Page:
When I got called to Argentina, I thought I was going somewhere similar to Guatamala -rainforest and tropical. But when I got there I realized it was more similar to the Southeastern US. The Rosario mission covers three provinces: Santa fe, Entre Rios, and the very Northern tip of the Buenos Aires province. The Santa Fe and Buenos Aires provinces are super flat without a hill in sight. They are quite hot and humid, not like a desert, but not very green either. In Entre Rios there was more green and hills, and it was super lush. I was excited when I got transferred there since I hadn’t seen a hill in almost two years.

No matter where you go, it’ll be pretty hot and humid in the summer. Mold can get on everything, so you have to be careful to take care of your clothes and other belongings. Winters can get pretty cold, so be sure to pack some warm clothes. Argentina doesn’t experience much snow, and the people would get amazed when you told them what it was like. It was quite close to snowing though; sometimes it would get as low as 33 degrees (F).

The Food and the People

The food is very good. Argentinas don’t use a lot of spices, and they eat a lot of meat. They eat italian style food, with lots of meat and steak added in. They like to have big parties called Assados where they will grill steak and other meat, cooked really well without a lot of spices or barbecue sauce. Watch out, you might gain some weight if you’re not careful… For Argentinians, the fat part of the meat is the best part, and they like to fry. If its ever raining, go to the members houses, and they will feed you.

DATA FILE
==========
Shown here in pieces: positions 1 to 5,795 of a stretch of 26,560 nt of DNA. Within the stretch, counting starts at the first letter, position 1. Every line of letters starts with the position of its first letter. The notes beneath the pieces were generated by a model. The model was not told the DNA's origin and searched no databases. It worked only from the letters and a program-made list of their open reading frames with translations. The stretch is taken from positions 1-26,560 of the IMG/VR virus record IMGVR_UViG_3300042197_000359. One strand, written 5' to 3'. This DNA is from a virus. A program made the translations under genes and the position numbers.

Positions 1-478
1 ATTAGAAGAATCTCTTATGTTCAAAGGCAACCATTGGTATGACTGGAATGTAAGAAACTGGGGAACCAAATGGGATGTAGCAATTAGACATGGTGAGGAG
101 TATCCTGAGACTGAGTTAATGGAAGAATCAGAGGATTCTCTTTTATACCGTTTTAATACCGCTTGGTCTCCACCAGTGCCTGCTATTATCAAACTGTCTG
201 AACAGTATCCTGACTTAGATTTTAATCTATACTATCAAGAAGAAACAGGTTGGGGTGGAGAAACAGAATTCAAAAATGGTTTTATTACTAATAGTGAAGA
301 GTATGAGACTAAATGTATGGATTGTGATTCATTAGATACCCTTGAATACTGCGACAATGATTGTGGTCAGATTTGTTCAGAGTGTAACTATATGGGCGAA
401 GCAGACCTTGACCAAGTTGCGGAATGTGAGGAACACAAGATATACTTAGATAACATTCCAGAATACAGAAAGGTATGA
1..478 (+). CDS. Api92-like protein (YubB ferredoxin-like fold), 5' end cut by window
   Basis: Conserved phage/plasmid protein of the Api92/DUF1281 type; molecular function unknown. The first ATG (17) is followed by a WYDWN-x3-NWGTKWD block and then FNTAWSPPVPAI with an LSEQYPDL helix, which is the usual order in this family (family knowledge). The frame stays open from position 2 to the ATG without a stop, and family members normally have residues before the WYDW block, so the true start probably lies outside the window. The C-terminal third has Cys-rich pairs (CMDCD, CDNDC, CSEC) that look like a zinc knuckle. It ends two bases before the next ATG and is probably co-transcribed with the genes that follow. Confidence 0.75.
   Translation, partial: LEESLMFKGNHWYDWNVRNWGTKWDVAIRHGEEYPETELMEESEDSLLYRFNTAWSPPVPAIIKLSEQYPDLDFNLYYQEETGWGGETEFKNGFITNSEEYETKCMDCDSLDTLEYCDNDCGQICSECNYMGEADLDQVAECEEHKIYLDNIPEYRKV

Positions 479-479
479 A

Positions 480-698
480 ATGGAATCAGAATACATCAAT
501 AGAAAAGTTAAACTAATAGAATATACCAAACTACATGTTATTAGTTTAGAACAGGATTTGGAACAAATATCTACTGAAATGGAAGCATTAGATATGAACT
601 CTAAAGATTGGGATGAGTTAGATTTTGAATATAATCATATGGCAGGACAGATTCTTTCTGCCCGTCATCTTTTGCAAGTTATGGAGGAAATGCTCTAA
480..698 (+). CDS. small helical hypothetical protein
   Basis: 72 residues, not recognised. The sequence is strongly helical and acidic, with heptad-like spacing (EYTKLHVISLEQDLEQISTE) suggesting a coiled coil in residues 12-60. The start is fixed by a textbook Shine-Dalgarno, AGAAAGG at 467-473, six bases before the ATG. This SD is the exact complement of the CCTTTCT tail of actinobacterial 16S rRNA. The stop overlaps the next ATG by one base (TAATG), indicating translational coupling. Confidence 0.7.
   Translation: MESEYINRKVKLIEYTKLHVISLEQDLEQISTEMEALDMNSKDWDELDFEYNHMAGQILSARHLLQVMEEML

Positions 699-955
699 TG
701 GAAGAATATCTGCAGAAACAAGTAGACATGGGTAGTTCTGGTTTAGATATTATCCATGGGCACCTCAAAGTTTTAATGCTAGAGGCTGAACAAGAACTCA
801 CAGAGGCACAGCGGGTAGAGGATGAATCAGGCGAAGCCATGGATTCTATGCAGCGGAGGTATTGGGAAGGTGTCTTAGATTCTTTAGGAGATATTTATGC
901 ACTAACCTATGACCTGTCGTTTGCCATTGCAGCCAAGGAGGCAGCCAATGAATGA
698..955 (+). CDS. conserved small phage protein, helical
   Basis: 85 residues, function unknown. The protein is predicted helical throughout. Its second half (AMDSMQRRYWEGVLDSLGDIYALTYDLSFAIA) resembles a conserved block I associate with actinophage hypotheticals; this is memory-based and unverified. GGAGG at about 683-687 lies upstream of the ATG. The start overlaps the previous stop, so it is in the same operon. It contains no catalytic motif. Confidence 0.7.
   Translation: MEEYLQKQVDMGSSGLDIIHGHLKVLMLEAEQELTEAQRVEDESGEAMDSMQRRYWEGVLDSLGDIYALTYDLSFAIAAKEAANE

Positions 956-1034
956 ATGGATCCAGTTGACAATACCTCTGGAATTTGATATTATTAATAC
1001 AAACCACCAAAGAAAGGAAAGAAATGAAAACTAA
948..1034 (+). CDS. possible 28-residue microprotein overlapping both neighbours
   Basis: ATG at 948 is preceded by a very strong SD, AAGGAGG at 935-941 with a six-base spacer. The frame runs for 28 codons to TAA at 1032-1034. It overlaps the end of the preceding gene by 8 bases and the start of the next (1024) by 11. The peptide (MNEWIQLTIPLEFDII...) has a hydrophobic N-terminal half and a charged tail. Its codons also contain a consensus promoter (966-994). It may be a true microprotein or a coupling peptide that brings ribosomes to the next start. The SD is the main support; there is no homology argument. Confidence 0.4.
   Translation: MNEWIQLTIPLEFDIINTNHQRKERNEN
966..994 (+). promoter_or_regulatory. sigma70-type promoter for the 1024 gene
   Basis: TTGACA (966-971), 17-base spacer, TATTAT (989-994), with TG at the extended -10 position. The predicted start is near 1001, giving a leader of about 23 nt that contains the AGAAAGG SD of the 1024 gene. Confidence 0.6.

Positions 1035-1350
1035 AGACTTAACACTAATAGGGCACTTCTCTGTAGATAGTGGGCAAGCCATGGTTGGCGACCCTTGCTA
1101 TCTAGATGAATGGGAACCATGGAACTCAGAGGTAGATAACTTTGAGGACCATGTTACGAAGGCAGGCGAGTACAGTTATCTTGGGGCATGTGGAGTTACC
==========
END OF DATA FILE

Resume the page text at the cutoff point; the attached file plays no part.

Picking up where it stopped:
About half the mission is big city, and the other half is “campo” or in the countryside. I spent half of my mission in each area. In the city, there’s some very poor areas, some very rich ones, and its very crowded. Its very similar to European architecture. In the country they have a very cowboy like culture. In the city they call the very poor areas Vichas, where people will simply find a piece of land that they don’t own and build a house there. Some families have lived in this poverty for generations. While theses areas could be dangerous, it was easy to find people who were receptive to our message. They were good people, but you had to be careful because there were some shifty ones as well.

Fun Facts

The Argentine people are awesome. Some people think they’re a little odd. Others think they are a proud people. I love the national pride that they have. They think that they have the best country in the world. Messi is from Rosario actually. They’re very proud of their culture. The siesta is a huge and sacred thing. It’s usually a two hour nap they take during lunch. Knocking on people’s doors during the siesta can be almost like a crime. Some people don’t care as much. We would do most of our studies during the siesta. Dinner is a very small meal. Breakfast usually doesn’t happen. They have this drink called mate that we couldn’t drink as missionaries. I think it just tastes like grass and water. The people love it though. Everywhere they go they bring their thermos and their mate. Most people there don’t have cars, but everyone has motorcycles. They’re like family vehicles. I’ve seen a lot of people on a single motorcycle. I spent a lot of time in the country. There are these gauchos who are like cowboys. They have very distinct clothing. They’re so fun and humble. I remember this one guy named Juan who had worked in the field all of his life. He kind of said yes to everything and so they didn’t think he understood the baptismal invite so they didn’t come back, but when we found him he still wanted to be baptized.